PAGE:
Our system is being designed to create a reconstructed three-dimensional image of the interior of the colon and to enable detection of clinically significant polyps with a high degree of sensitivity. Colonic polyps are tissue growths that occur on the lining of the colon. Polyps in the colon are extremely common, and certain types of polyps can become cancerous over time.
 
Our scanning capsule will be swallowed by the patient and propelled by natural motility through the gastrointestinal tract and excreted naturally with no need for retrieval for data collection. Unlike other CRC screening methods, this process should not disrupt a patient’s normal activities or require fasting. Our scanning capsule employs low-dose X-rays, which allow the system to image the interior lining of the colon even when surrounded by intestinal content.  As such, we believe that patients using our system will not be required to undergo any prior bowel preparation. The Radiation Safety Division of the Soreq Nuclear Research Center found, as set forth in its report of November 2010 that was prepared at our request and based on the information provided by us and the relevant methods and principles known at such time, or the Report, that the radiation dose to the patient in the proposed screening procedure utilizing the scanning device developed by us at that time in routine operation and normal conditions is low relative to the radiation dose involved in conventional imaging procedures using X-rays (such as fluoroscopy and CT) and is also low when compared to the radiation dose involved in established screening procedures such as mammography, all as more fully described in the Report.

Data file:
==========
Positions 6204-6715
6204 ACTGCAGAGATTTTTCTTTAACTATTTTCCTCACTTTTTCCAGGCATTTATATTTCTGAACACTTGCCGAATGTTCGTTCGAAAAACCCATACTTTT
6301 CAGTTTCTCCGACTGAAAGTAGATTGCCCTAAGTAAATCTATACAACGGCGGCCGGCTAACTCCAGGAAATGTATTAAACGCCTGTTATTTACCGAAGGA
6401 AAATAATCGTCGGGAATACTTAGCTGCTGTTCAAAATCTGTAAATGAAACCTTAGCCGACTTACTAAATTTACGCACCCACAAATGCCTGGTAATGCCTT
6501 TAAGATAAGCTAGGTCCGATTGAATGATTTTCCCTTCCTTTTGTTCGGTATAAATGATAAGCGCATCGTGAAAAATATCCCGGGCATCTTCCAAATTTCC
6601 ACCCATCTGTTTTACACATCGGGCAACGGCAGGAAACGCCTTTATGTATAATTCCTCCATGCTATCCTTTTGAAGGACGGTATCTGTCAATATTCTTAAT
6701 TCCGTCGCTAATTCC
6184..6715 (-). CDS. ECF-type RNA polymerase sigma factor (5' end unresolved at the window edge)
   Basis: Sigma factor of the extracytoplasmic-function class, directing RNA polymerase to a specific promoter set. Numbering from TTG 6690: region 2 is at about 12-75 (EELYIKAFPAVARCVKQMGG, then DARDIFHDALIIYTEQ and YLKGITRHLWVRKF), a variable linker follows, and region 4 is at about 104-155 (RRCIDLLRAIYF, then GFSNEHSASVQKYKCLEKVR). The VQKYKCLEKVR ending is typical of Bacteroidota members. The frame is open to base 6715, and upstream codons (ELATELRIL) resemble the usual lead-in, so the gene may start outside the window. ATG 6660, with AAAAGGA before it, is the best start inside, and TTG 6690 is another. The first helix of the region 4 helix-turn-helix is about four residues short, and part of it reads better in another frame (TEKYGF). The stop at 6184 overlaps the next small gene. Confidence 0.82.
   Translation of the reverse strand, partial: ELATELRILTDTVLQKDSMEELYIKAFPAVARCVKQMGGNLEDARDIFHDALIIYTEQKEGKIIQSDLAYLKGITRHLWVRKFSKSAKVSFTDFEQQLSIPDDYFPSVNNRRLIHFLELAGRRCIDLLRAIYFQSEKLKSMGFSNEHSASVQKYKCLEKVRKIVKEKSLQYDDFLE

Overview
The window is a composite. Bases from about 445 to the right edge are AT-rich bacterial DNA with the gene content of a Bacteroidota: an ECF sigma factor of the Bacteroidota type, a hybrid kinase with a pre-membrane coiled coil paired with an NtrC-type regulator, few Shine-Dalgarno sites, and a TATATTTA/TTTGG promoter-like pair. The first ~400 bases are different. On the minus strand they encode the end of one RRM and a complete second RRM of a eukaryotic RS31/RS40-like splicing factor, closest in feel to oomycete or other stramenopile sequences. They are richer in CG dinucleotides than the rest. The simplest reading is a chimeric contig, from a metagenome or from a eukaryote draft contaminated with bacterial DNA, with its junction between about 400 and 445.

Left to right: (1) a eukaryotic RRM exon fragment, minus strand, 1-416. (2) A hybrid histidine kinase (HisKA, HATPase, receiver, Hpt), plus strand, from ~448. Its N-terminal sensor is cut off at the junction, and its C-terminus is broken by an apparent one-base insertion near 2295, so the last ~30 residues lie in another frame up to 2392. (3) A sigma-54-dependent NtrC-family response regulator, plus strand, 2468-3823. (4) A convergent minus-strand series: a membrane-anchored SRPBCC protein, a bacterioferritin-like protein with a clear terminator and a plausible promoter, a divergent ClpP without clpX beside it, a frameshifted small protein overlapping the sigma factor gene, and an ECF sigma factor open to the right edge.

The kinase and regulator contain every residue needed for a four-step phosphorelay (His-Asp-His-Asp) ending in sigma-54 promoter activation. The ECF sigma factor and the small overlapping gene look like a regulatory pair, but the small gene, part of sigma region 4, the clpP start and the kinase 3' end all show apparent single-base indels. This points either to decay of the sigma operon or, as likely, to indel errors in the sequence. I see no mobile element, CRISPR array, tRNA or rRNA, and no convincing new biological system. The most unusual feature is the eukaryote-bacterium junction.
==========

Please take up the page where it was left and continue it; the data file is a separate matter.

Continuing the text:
Our scanning capsule is being designed to transmit the data it collects to an external data recorder that will be worn by the patient. The external data recorder is being designed to enable the transfer of the data to physicians, who will then utilize our data viewer software application to analyze the data collected by our scanning capsule. We intend for physicians to be able to review the colon’s inner images at any location at any time, in less time than is required to perform an optical colonoscopy.